Tens of thousands flee fighting in South Sudan: MSF
June 30, Bujumbura: Tens of thousands of people have fled fighting in northwestern South Sudan between government troops and a newly formed rebel group, as food shortages in the country hit their highest levels in two years, according to a charity group.
The Medical charity Doctors Without Borders (MSF) said on Wednesday that nearly 70,000 people have fled their homes in the town of Wau since Friday. About 10,000 of them have taken shelter at a United Nations base in the area, where streams of displaced continue to arrive.
MSF deputy medical coordinator David Kahindi said: "We don't yet know how many people were killed, but dead bodies are still lying in the streets."
The government has blamed the violence on a new hardline rebel group that includes former government troops, fighters from the Ugandan-led rebel group the Lord's Resistance Army and a Sudanese militia known as the Janjaweed, media reports.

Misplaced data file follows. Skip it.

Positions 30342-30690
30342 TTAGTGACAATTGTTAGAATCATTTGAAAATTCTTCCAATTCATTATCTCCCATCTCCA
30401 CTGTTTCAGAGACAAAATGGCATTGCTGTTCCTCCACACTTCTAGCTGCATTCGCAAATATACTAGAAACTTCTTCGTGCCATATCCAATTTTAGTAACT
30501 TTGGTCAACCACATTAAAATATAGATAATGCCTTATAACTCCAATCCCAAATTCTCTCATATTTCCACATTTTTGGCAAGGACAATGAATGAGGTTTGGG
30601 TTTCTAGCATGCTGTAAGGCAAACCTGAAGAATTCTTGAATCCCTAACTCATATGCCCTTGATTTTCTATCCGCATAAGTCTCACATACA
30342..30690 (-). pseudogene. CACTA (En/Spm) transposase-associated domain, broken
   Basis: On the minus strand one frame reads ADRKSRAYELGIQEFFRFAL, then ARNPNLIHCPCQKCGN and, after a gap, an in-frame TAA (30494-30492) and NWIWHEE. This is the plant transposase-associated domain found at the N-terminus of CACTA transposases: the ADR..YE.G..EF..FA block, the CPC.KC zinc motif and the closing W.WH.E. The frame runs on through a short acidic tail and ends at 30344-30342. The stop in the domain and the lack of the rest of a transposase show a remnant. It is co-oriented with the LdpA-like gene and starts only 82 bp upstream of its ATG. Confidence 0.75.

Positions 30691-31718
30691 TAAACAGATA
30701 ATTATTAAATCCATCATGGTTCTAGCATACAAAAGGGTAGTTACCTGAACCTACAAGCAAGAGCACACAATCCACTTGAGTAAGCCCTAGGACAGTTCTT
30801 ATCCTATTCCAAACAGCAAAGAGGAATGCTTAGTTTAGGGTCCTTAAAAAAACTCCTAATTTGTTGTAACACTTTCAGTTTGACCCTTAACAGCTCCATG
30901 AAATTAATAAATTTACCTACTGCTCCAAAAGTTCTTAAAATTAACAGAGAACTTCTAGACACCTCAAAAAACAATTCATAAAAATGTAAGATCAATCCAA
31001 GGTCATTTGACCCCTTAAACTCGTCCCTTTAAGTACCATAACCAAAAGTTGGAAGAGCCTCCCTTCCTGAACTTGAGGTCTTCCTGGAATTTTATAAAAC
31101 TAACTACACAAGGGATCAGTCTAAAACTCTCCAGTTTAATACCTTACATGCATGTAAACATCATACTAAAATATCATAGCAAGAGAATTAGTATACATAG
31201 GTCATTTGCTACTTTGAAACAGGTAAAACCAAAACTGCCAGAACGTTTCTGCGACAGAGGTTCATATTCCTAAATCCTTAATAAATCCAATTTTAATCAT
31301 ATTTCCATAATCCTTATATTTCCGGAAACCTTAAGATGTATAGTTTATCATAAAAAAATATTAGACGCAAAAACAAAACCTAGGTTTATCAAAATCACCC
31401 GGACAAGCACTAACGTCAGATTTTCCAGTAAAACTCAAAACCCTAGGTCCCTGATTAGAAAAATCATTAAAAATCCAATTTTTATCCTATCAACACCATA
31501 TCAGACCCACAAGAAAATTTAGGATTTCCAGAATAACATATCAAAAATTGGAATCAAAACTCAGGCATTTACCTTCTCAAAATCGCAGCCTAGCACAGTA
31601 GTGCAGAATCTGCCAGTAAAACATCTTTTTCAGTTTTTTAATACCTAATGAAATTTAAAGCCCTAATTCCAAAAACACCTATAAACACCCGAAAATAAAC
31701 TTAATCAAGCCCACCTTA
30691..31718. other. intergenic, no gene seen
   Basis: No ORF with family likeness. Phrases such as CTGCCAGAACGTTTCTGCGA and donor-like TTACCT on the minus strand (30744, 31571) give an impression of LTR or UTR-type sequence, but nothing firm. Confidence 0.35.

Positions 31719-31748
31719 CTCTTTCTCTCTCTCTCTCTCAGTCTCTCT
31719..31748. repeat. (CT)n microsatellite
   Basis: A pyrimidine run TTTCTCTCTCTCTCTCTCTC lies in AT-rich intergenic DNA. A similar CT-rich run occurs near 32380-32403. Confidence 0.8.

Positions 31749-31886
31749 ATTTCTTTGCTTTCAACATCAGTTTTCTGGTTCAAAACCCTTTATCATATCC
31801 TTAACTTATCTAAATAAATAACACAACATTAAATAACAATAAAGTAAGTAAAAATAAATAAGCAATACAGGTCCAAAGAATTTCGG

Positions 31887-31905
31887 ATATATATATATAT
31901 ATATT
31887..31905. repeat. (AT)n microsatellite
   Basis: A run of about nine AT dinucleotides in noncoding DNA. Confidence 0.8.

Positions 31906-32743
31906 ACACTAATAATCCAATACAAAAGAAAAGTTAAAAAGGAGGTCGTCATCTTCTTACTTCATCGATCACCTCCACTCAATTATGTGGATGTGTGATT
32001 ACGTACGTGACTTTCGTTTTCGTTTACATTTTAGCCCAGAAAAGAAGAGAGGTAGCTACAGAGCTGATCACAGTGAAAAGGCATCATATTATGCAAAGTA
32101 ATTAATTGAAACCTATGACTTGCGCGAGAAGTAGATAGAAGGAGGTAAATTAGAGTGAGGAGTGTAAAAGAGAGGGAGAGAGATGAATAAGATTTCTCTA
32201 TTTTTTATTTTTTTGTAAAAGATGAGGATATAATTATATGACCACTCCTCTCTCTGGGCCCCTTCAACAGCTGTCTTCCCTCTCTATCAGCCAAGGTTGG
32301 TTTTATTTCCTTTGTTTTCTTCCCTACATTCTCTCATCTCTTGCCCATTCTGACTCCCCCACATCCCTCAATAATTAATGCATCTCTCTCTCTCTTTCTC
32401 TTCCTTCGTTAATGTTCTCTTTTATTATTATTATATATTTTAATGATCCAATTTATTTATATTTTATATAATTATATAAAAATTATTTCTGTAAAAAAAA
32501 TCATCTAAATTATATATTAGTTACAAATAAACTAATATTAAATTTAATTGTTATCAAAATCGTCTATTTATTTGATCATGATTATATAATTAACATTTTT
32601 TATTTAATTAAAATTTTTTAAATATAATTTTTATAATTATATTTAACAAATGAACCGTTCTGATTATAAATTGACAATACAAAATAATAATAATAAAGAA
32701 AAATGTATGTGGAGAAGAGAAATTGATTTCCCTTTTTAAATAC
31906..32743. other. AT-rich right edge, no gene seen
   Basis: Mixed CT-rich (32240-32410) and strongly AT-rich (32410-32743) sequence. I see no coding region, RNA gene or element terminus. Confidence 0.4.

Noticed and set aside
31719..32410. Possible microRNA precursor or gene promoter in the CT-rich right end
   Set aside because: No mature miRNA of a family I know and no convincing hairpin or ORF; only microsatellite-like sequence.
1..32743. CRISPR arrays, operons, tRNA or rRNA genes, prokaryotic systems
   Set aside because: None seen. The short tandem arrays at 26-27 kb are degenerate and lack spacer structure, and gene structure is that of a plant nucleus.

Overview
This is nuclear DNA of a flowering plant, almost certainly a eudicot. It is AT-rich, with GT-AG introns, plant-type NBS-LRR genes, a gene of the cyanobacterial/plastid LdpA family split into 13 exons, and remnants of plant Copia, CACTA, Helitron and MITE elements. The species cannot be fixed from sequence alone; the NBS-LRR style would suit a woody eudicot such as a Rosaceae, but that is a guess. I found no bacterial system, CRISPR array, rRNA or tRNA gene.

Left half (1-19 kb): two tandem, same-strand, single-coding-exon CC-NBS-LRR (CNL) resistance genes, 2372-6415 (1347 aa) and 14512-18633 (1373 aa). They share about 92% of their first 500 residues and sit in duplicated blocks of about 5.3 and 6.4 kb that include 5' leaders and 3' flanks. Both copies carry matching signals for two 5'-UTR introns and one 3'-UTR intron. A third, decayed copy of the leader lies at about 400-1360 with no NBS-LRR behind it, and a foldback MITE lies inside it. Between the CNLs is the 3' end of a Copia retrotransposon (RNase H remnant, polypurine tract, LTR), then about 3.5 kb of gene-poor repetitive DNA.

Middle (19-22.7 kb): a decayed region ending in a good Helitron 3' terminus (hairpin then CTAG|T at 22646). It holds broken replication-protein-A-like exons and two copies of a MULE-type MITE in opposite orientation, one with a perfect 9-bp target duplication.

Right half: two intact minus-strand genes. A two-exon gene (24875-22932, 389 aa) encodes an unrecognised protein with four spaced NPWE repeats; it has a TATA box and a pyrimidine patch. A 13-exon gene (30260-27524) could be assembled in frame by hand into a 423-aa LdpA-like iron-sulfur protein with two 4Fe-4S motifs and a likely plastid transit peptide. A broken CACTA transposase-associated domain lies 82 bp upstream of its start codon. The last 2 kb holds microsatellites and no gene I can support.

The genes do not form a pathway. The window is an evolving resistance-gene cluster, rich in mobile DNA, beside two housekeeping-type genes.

Government spokesman Michael Makuei said Tuesday that the rebel group was being led by Muslim veteran politician Ali Timi Fartak. Fartak has not yet commented on the government's claims.
According to the United Nations, up to 4.8 million people in South Sudan face severe food shortages in the coming months, the highest level since conflict erupted more than two years ago.
Clashes between warring factions in South Sudan have continued to flare despite a peace signed in August last year aimed at ending violence that began in December 2013.
The deal has been slow to take hold, allowing the country's economic crisis to steadily worsen. Heavy rains and ongoing conflict mean that many of South Sudan's farmers have been unable to access their crops.
The UN World Food Programme said it was planning to assist 3.3 million people this year with emergency food assistance, life-saving nutritional support and other aid.
At least 100,000 people have fled South Sudan in recent months to the neighboring countries of Kenya, Sudan, the Democratic Republic of Congo and Uganda, according to the UN agencies. They expect this number to rise to 150,000 by the end of June, reports said.
The Oslo Times International News Network